Peter Greene is a millionaire who likes his freedom and likes his money. Most of all, he likes his women—generally two at a time, and that's why he keeps so many mistresses stashed in apartments across the globe. But Peter's carefree world gets turned upside down when his sister's college roommate moves in for the summer.
Eden has always been a one-man woman, but when she falls under the sensual spell of Peter Greene, he suggests they go on an 'adventure' to Stockholm. Eden's eyes are opened by Peter's daring attitudes toward sex…but after experimenting freely overseas, can they go their separate ways back in Miami?
General Release Date: 1st September 2008
Nanci Greene looked at her roommate and thought, At least she’s finally stopped crying.
“Come on, Eden, you’ve got to just forget Jimmy. He was nothing but a jackass,” she said.
Eden looked up. Her eyes were red, her nose pink and she had all the appearances of a voluptuous woman who had just been dragged through a bush backward. It had been a tough forty-eight hours since her boyfriend—correction, her ex-boyfriend—had explained in a calmly rational tone while standing just outside the humanities building on campus, that he was dumping her in favour of Wanda Achison. When Eden asked for specifics as to why she was unceremoniously getting the heave-ho just before spring finals, Jimmy explained, “She gives me head all the time. I don’t even have to ask for it—she just does it.”
Nanci looked around the small dorm room. Her bedroom at home had five times the square footage, but she enjoyed living just like a financially struggling college student. She was conscious of the advantages that her family’s extraordinary wealth gave her.
“We went steady our junior and senior years in high school,” Eden continued, her voice soft as a whisper, her gaze unfocused as she sat in the small campus dorm. “I figured we’d always be together. Even when we broke up for a month back during the fall quarter.”
Nanci cringed, remembering all the emotional trauma of those wrenching days.
Suddenly, Eden turned wide, frightened eyes towards Nanci as a new horror came to mind. “Oh, no! He’ll go home for the summer, and I’ll be the laughingstock of the neighbourhood. Oh, god! They’ll all be laughing at me behind my back.” She put her face in her hands and mumbled through her fingers, “I hate my life. I never want to go home again.”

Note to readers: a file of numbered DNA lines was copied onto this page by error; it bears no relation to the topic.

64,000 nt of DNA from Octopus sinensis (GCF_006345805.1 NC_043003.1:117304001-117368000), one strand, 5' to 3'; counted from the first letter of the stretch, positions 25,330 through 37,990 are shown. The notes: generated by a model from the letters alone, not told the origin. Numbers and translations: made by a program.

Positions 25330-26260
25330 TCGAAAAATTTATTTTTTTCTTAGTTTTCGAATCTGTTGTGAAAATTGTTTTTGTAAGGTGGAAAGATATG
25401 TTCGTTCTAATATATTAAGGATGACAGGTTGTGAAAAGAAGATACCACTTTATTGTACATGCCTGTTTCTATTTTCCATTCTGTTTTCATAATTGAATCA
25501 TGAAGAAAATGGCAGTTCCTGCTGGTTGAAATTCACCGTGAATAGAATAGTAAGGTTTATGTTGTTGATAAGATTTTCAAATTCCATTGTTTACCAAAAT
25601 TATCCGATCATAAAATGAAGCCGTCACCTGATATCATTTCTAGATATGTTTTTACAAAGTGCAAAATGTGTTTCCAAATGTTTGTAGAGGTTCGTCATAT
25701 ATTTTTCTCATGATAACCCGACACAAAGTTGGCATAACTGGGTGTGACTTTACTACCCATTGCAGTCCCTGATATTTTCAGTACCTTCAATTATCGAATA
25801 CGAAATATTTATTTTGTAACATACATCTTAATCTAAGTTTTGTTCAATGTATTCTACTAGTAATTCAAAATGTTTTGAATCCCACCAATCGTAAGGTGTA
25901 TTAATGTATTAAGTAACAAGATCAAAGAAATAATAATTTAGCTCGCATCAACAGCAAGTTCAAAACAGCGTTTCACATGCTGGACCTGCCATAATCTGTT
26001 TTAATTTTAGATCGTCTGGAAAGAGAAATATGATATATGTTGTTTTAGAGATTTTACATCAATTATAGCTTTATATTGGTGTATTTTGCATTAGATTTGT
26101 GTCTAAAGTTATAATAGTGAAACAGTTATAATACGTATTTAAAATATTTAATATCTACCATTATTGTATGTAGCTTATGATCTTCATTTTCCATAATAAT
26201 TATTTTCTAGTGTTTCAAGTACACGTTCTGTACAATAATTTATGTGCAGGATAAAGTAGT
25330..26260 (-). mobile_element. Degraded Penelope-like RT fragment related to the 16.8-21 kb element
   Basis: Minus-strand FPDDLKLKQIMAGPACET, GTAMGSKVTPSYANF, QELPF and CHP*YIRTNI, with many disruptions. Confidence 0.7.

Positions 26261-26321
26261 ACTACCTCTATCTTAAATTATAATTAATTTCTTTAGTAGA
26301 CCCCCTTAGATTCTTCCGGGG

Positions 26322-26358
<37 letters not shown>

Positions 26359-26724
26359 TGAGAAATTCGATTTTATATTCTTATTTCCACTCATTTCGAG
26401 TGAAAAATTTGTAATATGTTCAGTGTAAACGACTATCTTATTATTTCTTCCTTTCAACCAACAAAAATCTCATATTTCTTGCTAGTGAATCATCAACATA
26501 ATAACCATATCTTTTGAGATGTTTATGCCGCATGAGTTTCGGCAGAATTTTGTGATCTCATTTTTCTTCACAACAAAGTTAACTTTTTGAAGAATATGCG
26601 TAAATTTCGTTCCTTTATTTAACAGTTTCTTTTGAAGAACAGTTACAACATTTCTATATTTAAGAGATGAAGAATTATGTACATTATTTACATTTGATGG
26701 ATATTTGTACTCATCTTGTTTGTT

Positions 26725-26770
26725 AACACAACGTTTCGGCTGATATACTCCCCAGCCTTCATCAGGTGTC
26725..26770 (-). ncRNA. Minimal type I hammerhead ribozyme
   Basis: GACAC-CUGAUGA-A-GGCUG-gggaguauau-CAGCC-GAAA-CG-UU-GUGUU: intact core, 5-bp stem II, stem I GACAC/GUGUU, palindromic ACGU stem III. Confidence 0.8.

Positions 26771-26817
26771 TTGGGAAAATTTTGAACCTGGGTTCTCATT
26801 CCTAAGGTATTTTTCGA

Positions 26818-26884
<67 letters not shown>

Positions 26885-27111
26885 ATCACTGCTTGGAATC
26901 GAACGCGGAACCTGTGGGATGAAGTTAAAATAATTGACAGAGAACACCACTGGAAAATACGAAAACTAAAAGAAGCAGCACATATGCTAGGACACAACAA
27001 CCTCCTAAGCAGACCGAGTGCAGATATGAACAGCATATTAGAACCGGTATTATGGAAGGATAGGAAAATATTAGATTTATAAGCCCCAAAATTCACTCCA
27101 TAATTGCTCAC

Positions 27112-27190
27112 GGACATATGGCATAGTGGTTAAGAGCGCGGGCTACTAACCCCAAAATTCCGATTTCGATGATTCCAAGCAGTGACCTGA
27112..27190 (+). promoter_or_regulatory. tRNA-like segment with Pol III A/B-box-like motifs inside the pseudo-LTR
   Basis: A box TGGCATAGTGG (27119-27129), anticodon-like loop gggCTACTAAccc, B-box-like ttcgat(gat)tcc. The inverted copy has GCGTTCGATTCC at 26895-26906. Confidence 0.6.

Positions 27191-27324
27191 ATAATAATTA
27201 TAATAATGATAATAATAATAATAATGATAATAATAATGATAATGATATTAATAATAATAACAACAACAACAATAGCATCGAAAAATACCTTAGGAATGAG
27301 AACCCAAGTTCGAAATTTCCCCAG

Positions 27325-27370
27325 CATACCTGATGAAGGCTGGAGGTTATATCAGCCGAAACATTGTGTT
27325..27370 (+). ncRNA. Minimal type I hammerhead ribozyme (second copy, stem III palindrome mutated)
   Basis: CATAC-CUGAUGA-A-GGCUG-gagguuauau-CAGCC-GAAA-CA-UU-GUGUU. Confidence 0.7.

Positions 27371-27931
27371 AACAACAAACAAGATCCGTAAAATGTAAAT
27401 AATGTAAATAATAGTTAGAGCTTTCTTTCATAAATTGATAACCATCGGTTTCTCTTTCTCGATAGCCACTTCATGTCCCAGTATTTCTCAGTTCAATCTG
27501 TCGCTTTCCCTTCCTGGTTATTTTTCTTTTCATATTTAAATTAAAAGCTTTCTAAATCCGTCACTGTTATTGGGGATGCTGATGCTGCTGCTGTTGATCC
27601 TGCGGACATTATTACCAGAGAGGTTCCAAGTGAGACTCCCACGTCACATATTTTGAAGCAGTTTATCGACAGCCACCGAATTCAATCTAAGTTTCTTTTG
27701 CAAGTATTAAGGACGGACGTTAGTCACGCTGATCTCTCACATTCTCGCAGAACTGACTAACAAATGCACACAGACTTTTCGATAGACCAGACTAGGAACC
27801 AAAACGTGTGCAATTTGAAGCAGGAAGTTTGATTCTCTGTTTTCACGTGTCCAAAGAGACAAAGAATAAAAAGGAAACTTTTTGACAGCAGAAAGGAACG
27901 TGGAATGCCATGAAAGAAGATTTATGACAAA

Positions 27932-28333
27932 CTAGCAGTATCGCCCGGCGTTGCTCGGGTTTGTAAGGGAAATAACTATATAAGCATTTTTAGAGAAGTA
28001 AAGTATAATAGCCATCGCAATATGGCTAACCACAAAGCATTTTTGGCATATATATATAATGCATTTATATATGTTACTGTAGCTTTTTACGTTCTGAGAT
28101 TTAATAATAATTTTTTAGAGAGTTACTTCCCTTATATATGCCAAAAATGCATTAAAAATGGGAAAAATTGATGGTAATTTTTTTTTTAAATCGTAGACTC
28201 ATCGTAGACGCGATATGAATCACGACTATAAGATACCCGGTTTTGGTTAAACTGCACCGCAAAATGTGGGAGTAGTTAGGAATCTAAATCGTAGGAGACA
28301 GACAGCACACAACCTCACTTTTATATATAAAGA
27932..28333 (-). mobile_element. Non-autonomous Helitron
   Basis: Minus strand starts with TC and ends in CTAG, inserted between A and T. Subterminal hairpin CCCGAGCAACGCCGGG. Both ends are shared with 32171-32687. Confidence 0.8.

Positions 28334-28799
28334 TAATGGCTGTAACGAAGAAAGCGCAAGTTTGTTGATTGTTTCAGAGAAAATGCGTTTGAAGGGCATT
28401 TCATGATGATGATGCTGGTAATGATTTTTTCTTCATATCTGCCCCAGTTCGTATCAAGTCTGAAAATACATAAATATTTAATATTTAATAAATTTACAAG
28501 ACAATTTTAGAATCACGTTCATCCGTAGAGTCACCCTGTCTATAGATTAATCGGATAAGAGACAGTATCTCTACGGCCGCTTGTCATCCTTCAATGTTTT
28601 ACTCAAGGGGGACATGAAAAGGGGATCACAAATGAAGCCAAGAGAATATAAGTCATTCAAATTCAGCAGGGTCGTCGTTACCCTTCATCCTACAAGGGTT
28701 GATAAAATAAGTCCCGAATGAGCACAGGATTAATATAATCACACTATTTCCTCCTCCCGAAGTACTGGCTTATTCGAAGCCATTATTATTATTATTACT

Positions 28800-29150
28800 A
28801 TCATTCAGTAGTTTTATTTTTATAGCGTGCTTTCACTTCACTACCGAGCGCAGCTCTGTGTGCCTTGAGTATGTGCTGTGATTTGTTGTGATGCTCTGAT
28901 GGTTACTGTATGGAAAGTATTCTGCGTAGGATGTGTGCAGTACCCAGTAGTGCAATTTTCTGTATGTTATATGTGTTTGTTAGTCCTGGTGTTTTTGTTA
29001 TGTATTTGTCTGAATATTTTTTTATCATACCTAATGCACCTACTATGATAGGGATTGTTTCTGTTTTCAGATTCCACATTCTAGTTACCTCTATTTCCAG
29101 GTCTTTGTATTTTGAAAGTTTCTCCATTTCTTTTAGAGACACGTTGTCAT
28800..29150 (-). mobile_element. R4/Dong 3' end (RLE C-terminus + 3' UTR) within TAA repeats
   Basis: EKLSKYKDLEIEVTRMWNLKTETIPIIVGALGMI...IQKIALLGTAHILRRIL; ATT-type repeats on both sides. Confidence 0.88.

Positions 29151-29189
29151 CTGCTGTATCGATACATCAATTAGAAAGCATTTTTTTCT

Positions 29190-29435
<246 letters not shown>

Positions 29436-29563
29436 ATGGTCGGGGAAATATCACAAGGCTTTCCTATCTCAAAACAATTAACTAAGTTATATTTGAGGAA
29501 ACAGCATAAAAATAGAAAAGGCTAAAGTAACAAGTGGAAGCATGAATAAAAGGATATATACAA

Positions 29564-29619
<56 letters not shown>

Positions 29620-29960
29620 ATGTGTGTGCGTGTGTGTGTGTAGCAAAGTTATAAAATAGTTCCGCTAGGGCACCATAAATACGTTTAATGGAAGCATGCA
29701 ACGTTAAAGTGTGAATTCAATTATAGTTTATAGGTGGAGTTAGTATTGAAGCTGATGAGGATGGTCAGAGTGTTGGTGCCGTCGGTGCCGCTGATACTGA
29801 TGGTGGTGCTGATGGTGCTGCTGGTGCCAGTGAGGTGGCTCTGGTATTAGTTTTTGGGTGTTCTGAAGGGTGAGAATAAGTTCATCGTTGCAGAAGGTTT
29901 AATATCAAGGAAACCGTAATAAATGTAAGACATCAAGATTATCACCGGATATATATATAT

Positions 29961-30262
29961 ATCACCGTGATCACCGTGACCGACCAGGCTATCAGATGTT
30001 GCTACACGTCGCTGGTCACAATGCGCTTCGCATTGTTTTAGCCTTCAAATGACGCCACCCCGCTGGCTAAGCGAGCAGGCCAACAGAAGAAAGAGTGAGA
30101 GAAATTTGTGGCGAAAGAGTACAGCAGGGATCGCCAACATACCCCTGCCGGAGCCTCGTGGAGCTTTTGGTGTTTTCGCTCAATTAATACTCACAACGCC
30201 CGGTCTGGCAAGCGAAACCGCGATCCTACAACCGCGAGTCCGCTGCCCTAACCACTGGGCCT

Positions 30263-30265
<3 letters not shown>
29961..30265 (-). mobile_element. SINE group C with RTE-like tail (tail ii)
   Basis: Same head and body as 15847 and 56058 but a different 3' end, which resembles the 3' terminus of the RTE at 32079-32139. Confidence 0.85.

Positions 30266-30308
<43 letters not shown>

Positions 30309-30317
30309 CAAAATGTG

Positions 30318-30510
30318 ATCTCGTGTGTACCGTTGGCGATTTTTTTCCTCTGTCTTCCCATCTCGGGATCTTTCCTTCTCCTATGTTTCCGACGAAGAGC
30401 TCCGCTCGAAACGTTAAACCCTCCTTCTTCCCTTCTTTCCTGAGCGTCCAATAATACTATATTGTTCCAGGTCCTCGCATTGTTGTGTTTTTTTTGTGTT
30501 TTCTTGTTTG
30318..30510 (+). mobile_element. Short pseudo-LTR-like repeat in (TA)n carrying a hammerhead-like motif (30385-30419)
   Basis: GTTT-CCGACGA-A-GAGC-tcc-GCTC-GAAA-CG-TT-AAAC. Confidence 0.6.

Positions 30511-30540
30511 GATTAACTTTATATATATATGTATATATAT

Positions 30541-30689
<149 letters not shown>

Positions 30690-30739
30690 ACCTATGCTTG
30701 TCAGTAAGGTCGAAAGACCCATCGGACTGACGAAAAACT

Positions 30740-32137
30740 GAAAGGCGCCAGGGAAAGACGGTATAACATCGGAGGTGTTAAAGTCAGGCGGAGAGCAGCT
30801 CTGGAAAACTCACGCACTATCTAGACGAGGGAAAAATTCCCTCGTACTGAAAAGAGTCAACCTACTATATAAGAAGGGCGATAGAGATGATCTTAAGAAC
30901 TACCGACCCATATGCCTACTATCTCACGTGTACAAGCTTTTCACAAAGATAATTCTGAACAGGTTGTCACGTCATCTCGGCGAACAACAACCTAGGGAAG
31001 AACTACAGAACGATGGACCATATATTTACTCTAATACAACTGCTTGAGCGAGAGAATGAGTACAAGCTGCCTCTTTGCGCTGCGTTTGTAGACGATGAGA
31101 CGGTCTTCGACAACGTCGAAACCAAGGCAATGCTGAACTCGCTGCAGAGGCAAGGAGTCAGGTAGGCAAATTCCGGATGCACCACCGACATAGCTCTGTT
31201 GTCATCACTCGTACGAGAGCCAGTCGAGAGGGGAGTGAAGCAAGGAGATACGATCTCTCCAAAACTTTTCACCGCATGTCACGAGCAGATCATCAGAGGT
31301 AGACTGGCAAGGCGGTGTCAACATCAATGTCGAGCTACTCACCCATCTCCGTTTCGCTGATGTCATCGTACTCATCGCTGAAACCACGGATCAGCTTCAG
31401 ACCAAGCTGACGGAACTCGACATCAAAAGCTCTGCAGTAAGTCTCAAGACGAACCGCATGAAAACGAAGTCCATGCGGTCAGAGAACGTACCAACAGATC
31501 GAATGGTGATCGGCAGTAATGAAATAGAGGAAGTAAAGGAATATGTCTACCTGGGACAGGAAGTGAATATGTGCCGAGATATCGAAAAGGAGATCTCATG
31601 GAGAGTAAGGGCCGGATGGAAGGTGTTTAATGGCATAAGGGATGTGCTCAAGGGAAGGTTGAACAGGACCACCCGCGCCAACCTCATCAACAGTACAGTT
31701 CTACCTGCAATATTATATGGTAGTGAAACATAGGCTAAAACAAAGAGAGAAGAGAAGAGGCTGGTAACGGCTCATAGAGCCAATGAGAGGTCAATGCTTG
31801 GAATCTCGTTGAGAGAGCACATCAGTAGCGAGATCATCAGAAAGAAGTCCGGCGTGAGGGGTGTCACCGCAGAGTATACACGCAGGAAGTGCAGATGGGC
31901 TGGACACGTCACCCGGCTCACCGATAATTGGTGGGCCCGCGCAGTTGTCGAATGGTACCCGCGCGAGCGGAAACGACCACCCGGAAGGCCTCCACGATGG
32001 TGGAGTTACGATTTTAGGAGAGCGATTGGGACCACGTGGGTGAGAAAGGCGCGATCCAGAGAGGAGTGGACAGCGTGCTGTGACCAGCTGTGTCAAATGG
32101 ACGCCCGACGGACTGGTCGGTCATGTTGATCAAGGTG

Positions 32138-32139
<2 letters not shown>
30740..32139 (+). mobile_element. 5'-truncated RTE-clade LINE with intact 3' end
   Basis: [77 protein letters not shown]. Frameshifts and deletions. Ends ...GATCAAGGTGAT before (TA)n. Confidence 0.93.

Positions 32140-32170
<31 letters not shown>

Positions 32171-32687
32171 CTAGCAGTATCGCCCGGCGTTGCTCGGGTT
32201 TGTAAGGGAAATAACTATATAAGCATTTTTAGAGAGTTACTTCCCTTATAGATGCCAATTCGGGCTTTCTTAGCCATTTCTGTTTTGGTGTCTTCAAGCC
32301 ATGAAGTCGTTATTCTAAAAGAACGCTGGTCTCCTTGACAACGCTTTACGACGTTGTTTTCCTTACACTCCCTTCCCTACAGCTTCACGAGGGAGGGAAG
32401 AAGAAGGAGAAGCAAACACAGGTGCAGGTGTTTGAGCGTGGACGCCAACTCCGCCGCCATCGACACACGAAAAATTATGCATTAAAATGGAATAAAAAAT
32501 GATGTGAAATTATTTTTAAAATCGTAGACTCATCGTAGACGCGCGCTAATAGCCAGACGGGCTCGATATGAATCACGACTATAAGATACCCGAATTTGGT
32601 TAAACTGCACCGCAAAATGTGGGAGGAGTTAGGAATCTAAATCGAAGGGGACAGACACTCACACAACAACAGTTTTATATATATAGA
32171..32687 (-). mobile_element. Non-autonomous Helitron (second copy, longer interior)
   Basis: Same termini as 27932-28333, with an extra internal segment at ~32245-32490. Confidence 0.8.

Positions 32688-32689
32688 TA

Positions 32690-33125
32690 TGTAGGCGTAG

“Hey, at least, you ended your freshman year by nailing all your finals. You aced every class,” Nanci said, a smile toying with her lips. In truth, it rather irked her that despite all of Eden’s distractions and turmoil, in spite of all the tears and the time spent feeling sorry for herself instead of studying, Eden had scored higher on her finals than Nanci. Nanci, however, was a true enough friend to realise this was an uncharitable emotion and was doing what she could to expunge the feeling. But it wasn’t easy, and only good bloodlines and upbringing kept her on the right course. “That’s something to be happy about.”
Eden brushed her auburn hair away from her face, stood up from the small dorm bed attached to the concrete wall and crossed to the bureau with the mirror over it. She looked at her reflection, groaned with displeasure at the sorry sight that greeted her, then turned sideways to look at her profile.
“Maybe if I’d lost weight then maybe Jimmy—"
“Stop it!” Nanci said sharply. She was not in the mood to listen to more negative body-image talk from Eden. “Jimmy took a walk because some shallow bitch decided she wanted him and figured out that the quickest way to Jimmy’s heart is through his dick. Giving head is a trump card that wins almost every hand. How can you not know that by now?” Her voice softened as she added, “In all honesty, I never liked the guy. I didn’t like the way he treated you. I sure as hell didn’t like the tone of voice he used with you almost constantly. Yeah, he was cute. I won’t deny that. But he isn’t nearly as good-looking as you thought he was, and he sure isn’t as good-looking as he thought he is. And I didn’t like it at all when he’d tease you about your weight. So screw him. No, that’s not right. Screwing him is the last thing you’re going to do. What you’ve got to do is forget Jimmy and get on with your life.”